All three printers were a hit, Seward said, and the demand for Simpson and Wally was high. He received requests for 20 beta kits of Simpson and Wally that will be sent around the world — including South Africa, Russia, the Netherlands, the United Kingdom, Mexico, Brazil, Argentina and others. The testers will build the kits and give Seward feedback. Successful builds will hopefully lead to more demand, he said.
    To meet the demand for the printers, he has started a company called ConceptFORGE. He wants the company to serve as an incubator for new projects and to server as a collaborator on larger projects. The company would also serve as a distributor for the parts needed for the various printers.
    The company could also develop a print farm where people could place orders for items they need or want to be printed. People would be able to custom order parts or printers.
    Seward said he is hoping to use a Kickstarter campaign to raise at least $100,000 to get the company off the ground.
    He said he wants to do exciting things with the company. While Simpson and Wally are being used for small items right now, Seward said he doesn’t envision them serving in a desktop publishing role. Instead he does see 3D printers having a bigger purpose.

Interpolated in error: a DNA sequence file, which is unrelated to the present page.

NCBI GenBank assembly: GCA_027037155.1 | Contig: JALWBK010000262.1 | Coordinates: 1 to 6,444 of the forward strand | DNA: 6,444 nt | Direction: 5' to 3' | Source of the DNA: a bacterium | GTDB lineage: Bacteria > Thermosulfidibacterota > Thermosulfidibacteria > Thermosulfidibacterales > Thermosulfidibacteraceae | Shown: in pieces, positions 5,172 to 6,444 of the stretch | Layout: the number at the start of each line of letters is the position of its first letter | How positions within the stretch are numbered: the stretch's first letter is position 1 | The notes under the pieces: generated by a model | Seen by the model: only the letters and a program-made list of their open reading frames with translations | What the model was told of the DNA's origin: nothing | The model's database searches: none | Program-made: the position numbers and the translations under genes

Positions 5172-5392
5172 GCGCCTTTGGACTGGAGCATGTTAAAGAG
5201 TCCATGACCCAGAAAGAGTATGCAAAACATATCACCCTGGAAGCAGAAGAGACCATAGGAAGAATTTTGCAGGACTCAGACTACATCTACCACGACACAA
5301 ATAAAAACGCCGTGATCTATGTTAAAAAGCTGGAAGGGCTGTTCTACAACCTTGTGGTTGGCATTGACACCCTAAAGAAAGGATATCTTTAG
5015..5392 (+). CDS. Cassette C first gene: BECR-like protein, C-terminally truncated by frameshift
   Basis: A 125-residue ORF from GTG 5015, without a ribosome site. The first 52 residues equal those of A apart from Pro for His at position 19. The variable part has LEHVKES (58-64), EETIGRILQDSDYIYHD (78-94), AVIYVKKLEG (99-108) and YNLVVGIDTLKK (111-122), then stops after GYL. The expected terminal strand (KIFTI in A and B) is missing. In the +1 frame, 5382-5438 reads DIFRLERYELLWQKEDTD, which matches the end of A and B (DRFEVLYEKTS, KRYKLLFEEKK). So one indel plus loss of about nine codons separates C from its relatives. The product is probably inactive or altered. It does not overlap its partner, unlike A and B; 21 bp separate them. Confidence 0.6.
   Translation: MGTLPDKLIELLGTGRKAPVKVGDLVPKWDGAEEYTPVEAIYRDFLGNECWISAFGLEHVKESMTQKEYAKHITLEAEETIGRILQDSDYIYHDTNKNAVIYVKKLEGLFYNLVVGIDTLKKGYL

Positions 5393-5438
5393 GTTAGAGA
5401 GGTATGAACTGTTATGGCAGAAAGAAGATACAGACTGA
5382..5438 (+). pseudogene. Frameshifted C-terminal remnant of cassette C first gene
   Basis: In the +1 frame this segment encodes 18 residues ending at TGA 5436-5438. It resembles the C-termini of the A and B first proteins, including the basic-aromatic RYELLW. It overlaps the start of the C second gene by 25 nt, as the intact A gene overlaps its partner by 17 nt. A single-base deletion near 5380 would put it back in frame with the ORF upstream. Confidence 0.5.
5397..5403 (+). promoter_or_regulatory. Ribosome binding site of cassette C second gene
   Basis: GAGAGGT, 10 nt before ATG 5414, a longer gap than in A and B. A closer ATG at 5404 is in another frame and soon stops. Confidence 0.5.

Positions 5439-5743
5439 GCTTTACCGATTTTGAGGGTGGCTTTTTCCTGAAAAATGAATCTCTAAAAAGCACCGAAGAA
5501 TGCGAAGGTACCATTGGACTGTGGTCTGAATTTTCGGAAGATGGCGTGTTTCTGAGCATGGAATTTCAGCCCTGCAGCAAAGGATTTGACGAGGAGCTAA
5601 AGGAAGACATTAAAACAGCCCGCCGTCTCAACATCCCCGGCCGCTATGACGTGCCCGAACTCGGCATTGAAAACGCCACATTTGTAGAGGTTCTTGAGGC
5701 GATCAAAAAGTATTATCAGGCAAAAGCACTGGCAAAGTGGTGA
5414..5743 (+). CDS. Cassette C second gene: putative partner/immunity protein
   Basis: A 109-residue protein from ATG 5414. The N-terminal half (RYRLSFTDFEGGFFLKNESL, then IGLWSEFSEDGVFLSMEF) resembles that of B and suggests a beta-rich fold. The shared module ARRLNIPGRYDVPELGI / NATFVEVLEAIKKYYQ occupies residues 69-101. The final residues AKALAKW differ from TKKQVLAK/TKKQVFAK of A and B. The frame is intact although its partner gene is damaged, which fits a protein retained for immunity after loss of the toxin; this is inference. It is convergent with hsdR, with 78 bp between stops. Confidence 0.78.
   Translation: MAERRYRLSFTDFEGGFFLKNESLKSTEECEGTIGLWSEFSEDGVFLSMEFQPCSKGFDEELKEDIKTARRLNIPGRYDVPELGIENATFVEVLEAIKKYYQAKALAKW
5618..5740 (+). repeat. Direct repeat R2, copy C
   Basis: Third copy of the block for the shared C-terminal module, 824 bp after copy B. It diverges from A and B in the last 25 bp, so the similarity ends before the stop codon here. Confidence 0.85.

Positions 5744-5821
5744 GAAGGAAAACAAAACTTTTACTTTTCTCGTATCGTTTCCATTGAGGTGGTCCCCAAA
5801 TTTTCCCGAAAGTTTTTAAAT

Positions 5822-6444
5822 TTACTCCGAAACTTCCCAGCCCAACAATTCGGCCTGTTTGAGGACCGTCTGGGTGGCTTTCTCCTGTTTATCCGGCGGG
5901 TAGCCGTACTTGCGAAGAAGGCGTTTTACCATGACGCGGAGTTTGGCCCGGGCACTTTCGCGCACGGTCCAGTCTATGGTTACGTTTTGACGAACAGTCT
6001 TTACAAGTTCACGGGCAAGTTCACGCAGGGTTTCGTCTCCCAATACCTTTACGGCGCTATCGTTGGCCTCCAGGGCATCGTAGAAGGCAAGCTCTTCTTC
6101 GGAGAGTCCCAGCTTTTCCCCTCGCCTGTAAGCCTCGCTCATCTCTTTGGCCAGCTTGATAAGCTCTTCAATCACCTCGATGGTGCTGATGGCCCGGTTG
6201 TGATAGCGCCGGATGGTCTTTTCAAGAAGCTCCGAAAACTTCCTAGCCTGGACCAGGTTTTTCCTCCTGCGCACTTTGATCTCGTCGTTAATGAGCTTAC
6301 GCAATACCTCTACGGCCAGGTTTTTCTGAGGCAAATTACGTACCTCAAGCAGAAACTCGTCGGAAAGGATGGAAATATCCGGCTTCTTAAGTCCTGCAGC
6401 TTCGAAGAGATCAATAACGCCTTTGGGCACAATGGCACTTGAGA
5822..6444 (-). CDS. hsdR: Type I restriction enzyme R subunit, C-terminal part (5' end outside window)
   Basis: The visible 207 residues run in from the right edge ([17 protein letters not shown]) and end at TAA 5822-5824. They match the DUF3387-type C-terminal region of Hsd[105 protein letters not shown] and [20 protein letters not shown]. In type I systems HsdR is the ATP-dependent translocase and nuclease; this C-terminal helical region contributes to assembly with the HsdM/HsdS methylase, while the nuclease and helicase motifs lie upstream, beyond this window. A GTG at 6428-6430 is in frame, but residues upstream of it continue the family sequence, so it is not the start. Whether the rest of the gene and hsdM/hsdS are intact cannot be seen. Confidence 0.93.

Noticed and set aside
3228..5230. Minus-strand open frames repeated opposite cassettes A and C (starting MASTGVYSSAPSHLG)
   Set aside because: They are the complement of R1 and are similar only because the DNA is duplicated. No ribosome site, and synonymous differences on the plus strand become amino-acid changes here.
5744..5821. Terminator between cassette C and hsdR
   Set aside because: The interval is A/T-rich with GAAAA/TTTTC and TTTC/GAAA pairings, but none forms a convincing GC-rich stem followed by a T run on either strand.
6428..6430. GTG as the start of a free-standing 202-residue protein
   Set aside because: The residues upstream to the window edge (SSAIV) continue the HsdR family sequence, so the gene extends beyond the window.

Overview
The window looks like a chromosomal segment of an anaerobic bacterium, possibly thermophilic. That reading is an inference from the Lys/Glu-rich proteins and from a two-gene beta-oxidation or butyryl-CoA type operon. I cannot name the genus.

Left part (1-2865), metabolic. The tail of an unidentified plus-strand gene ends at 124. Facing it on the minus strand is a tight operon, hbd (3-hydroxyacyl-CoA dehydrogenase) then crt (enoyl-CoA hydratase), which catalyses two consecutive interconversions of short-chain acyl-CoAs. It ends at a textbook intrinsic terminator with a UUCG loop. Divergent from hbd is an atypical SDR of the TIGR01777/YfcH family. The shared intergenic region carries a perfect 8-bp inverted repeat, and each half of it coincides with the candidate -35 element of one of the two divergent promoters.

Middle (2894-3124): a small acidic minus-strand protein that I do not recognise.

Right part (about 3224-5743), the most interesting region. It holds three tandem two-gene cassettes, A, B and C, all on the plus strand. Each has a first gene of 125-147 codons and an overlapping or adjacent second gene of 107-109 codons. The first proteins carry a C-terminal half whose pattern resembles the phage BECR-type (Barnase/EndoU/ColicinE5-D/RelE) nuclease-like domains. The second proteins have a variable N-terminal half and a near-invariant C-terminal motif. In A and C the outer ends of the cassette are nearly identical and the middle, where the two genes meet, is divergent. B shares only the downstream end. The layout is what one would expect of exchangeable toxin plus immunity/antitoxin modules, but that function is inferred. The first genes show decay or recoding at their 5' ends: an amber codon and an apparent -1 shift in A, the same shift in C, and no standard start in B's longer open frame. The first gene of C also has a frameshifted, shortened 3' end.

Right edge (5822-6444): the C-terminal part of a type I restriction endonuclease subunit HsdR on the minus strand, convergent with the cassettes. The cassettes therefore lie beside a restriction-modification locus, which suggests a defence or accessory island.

Seward wants to lead the search for the bigger purpose, whether it’s with Simpson and Wally or with some other venture.
    “My driving goal most of my life has been I want to provide some meaningful impact on this world. I want to have a positive impact. I feel like I’m actually doing it now,” Seward said.

Student use
    Besides sending off 20 beta kits around the world, Seward also brought one Simpson and Wally for use at ASMSA. He also has included a more traditional 3D printer he had purchased to create a mini print farm on campus. Students may go to a website created by one of the students to order a 3D printing.
    For now most of the items being printed are trinkets, but Seward said he could see the printers being used for practical purposes such as items for FIRM projects. At the present time, items are being printed for free, he said.

This story was featured in the Tangents Fall 2013 issue.